The weather did give us an excuse to take needed housework a little easy and gave us time to cook some new recipes and do some of that baking that requires us to stay close to the kitchen. It was a good chance to interact more with the young ones. Of course, not everyone was so lucky to be able to stay home and have that “mini home vacation”. To those who had to face dangerous conditions to get to work, bless you and may your way have been safe. Life doesn’t always give us an easy road to travel.

As the snow fell this past week, the childhood memory of Snow Ice Cream surfaced. That was before contaminated air in our area that made eating snow somewhat risky. And, somehow, I don’t remember thinking it was so cold, either. Back then, no one was concerned about eating raw egg products, like in ice cream. The snow did seem to be deeper and it was easy to skim off the top, then fill a big bowl with fluffy, white snow. Sugar, vanilla, eggs, and “top” cream (the very top of the cream that rose on the milk crock — fresh from last night’s milking, not pasteurized, either) and Grandma’s wooden spoon made a dessert that can’t be matched today. Of course, we didn’t have much with which to compare it then, either. Kids, today, would probably turn up their noses at the thought of it, but it was a treat for us. (Now, I reach for Turkey Hill, too.) I wonder what today’s kids will remember many years from now when they recall the “old days” of their childhood.

Remember your “old days”, but enjoy today; it is the first day of the rest of your life. Smile, count your blessings, and be thankful for the little, everyday things. Keep those dear to you in your prayers, as well as those who protect all of us. Enjoy the recipes today, and have that cup of tea. God Bless.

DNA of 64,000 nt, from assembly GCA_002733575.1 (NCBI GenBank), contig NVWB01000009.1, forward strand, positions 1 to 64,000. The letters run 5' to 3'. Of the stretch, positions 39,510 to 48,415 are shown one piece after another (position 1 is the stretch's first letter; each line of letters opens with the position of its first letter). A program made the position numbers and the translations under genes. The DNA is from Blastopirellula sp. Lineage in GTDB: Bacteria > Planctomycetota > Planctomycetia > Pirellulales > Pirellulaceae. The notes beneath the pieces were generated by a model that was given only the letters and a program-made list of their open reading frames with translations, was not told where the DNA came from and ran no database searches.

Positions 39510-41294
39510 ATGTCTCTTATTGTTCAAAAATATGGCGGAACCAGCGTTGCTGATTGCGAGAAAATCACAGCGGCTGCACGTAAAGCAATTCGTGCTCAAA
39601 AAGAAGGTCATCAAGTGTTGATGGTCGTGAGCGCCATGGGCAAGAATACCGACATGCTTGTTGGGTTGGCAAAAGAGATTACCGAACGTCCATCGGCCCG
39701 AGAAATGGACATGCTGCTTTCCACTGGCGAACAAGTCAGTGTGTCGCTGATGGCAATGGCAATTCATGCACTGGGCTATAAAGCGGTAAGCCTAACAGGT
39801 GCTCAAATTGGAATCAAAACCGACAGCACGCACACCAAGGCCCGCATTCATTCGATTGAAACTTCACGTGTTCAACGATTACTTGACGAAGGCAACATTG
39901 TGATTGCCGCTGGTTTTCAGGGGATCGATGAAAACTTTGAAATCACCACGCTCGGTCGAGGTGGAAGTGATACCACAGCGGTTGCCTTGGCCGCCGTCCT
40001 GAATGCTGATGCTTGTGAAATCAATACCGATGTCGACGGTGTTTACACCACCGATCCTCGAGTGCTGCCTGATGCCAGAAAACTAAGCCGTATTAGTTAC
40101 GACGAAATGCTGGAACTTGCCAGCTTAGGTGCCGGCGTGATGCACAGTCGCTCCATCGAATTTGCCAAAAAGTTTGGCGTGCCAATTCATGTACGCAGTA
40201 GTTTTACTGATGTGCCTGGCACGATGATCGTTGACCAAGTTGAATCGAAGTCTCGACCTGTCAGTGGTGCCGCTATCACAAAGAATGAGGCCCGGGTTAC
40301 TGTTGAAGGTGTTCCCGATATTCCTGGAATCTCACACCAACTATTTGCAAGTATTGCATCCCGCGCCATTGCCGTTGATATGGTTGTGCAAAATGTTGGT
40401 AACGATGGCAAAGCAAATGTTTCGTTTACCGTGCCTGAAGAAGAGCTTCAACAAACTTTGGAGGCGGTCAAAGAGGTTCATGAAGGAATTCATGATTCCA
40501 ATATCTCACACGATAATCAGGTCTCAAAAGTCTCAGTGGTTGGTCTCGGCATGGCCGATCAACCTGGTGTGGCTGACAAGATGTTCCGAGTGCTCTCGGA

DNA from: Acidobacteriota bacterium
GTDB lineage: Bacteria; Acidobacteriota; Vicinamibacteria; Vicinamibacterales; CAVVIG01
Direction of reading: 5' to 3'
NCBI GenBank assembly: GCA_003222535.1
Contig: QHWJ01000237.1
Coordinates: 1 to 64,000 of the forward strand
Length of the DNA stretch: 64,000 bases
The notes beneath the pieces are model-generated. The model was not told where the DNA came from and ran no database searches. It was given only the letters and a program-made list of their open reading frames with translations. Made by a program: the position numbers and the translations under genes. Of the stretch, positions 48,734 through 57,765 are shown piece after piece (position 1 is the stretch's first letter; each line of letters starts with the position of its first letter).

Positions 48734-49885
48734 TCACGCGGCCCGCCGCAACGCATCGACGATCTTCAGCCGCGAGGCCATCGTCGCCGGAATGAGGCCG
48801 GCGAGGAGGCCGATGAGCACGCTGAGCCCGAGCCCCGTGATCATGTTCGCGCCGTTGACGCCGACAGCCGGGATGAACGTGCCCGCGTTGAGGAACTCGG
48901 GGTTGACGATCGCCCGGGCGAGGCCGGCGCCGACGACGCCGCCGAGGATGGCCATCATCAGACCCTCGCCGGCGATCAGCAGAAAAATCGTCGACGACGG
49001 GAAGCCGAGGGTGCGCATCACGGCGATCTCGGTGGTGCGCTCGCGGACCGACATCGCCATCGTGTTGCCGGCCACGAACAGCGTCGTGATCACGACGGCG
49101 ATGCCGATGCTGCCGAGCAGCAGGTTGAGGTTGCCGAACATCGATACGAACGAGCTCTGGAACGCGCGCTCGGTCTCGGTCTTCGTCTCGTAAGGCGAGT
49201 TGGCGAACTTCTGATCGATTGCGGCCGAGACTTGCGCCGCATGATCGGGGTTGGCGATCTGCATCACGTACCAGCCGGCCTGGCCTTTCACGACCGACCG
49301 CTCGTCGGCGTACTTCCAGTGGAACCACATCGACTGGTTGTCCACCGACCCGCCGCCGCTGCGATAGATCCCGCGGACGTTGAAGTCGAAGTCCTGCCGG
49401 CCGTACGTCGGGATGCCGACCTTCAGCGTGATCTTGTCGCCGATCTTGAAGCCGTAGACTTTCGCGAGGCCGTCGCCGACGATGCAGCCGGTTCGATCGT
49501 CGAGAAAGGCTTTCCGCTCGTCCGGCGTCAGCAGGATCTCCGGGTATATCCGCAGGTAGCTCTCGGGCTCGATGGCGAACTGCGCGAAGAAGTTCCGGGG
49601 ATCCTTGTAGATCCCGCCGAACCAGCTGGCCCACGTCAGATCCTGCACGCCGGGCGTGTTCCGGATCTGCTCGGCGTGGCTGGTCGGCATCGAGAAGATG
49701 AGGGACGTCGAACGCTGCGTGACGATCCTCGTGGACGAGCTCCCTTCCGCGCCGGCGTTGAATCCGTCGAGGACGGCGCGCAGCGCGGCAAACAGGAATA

1/2 cup shredded Swiss cheese

1 hard cooked egg, finely chopped

3 tablespoons bread crumbs

1/2 clove garlic, minced

2 tablespoons butter, softened

1 lb. fresh mushrooms

4 tablespoons butter, melted

In a mixing bowl, combine cheese, egg, bread crumbs, garlic and the softened butter. Blend thoroughly. Remove stems from mushrooms and place unfilled mushrooms, rounded side up, on a baking sheet. Brush tops with the melted butter and broil 3 to 4 inches from heat for 2 to 3 minutes. Remove from broiler. Turn mushrooms and fill each with the cheese mixture. Return the filled mushrooms to boiler for 1 to 2 minutes.



2 packages (8-oz. each) cream cheese, softened

2/3 cup heavy cream

1/3 cup grated Parmesan cheese

1/3 teaspoon garlic powder

1 bag (16-oz.) frozen spinach, thawed and well drained

1 can (13 3/4-oz.) artichoke hearts, rinsed and well drained

2/3 cup shredded Monterey Jack cheese